The live updates from officials about the virus are almost constant right now, which feeds the panic and keeps us up at night. There’s never been a time in history that we’ve had such immediate access to what is happening across the globe and, as this pandemic is teaching us, that isn’t always a good thing. The toilet paper shortage is an excellent example of this. As soon as one store reported they were sold out of toilet paper it went viral, and soon all the stores were sold out and people started hoarding. The only way to stop this fear, insecurity, and outright panic is to unplug for a while.
Turn off the news, walk away from your phone and other devices, and go outside and breathe some fresh air. Take a nap, cook a favorite meal, or spend some time with your favorite (offline) hobby. Feel your dopamine levels return to normal as your brain readjusts from all the blue light exposure. For a good night’s sleep, be sure to unplug at least 2 hours before you want to sleep. This ensures healthy melatonin levels and prevents a late night dopamine surge. You may even want to supplement with melatonin if night time binge-watching has been preventing your good night’s sleep.
Stress and worry increase our production of stress hormones like cortisol, which then suppress the immune system. And I know for some of us, it’s hard to shut the worry off. So we deplete our stores of essential nutrients like magnesium, potassium, and B vitamins. Supplementing with UNI KEY Health’s Mag-Key (dosed daily at 5 milligrams per pound of weight) and Adrenal Formula during times of intense or chronic stress is a must-have, in my opinion. In addition, save the skins of your root vegetables and add sea salt and filtered water to make a potassium-rich broth to drink. And I personally use Rescue Remedy, which is a blend of 5 flower essences, when I need help relaxing.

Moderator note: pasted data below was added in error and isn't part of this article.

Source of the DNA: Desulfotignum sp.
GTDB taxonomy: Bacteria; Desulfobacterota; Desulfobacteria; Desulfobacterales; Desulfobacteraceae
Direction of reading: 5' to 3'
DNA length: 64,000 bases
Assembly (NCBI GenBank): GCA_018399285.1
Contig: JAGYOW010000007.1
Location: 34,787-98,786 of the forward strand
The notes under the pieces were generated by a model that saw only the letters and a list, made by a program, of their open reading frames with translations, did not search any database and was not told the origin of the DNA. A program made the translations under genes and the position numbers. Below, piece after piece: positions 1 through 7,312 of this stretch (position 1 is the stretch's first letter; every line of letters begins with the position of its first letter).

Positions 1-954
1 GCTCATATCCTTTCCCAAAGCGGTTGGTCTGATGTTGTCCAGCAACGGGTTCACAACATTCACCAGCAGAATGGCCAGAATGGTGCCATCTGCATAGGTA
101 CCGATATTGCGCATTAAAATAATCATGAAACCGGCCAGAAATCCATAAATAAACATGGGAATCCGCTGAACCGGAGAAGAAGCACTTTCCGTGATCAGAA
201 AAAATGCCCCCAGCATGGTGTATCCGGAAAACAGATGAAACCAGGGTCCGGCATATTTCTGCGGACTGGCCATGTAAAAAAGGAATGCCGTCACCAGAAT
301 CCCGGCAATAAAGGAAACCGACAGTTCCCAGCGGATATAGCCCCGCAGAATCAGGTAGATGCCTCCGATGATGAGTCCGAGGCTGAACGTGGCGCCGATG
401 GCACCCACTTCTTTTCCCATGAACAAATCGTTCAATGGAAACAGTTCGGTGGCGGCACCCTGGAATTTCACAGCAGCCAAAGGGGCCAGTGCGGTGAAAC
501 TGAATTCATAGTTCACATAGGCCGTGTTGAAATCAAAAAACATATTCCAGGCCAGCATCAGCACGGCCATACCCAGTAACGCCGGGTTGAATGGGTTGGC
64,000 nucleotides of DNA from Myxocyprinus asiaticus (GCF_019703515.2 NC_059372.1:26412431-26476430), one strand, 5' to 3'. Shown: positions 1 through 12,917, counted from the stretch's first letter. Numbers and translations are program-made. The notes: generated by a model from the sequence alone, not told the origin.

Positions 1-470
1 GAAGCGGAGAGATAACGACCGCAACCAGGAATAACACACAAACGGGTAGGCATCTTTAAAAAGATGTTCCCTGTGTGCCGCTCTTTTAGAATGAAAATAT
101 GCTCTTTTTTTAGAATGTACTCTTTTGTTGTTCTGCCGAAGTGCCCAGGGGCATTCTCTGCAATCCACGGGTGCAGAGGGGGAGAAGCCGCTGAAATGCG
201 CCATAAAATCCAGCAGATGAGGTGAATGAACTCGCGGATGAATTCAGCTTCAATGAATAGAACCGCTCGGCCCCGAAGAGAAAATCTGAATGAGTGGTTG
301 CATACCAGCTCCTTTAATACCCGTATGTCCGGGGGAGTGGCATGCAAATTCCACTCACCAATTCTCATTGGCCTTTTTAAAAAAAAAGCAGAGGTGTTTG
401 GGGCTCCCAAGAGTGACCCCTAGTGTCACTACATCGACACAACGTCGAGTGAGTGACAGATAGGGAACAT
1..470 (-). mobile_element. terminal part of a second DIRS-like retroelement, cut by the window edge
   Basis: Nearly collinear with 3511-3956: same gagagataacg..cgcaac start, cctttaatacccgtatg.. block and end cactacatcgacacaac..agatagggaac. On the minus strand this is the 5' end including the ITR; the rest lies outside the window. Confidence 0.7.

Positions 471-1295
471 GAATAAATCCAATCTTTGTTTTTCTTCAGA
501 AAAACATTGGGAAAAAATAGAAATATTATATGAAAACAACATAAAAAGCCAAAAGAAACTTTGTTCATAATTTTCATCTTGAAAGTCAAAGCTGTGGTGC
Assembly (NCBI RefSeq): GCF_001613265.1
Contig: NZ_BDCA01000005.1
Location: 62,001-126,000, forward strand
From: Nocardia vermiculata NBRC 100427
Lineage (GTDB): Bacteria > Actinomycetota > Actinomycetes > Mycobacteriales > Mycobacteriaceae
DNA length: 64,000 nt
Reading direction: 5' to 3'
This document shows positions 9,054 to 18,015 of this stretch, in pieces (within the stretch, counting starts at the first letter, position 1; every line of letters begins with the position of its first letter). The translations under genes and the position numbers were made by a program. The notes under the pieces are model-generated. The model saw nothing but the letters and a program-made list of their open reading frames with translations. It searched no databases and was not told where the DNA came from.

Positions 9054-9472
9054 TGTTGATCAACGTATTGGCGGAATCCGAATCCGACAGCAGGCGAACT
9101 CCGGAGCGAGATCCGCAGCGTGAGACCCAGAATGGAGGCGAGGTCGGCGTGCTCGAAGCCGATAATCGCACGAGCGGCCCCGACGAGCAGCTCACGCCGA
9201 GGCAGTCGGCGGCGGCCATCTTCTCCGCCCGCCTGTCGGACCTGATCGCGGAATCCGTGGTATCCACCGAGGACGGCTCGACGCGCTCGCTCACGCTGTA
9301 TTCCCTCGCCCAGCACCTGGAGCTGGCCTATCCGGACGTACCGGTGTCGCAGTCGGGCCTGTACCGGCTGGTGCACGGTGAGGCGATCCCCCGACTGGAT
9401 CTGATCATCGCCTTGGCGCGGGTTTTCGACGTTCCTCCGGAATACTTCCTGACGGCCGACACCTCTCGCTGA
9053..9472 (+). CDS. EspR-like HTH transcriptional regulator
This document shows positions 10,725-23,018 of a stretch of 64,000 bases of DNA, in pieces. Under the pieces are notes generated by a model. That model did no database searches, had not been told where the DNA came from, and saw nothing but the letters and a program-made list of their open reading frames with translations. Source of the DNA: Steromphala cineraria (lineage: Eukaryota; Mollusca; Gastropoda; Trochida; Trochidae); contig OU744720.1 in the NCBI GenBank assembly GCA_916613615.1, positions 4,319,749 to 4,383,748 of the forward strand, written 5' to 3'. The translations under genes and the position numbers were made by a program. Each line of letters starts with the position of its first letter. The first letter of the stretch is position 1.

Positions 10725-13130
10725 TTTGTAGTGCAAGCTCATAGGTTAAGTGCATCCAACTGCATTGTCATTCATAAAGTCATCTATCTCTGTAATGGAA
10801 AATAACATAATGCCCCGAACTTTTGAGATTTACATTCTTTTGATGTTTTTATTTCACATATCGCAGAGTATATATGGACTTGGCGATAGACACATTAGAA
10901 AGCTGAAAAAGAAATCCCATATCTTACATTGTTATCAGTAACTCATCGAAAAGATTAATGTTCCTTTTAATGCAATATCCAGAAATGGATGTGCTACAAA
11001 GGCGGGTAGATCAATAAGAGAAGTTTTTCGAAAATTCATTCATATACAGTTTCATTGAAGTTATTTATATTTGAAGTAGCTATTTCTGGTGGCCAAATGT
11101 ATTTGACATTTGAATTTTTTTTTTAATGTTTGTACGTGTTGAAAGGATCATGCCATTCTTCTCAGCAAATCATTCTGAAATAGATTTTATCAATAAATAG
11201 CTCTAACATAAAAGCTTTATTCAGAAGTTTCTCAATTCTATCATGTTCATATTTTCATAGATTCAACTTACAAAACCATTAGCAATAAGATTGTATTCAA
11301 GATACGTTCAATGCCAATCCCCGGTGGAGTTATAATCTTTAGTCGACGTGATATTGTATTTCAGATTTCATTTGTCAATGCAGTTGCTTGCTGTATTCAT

We’re all in this together, with the end goal of keeping as many people healthy as possible and preventing the deaths of vulnerable people. There’s nothing like a sense of community during times like these, when fear would have us pull away. Reach out to friends and family, especially if this time of social distancing is isolating them in any way. Face time, call or even record a video to send to them. Send handwritten letters, artwork from children, or even a care package to let them know they aren’t alone.
If you are home with your family, organize activities you can do at home or out in nature to help you reconnect and feel closer. Cook a meal together, go for a walk, play a game, or just watch a movie together on the couch. How you respond to this pandemic affects everyone around you, so I encourage you to be the calm voice of reason everyone so desperately needs right now. Breathe deeply, get plenty of rest, and practice what I’ve taught you. And do stay connected with me on Facebook. You can count on me for reliable, factual information for your mental and physical health.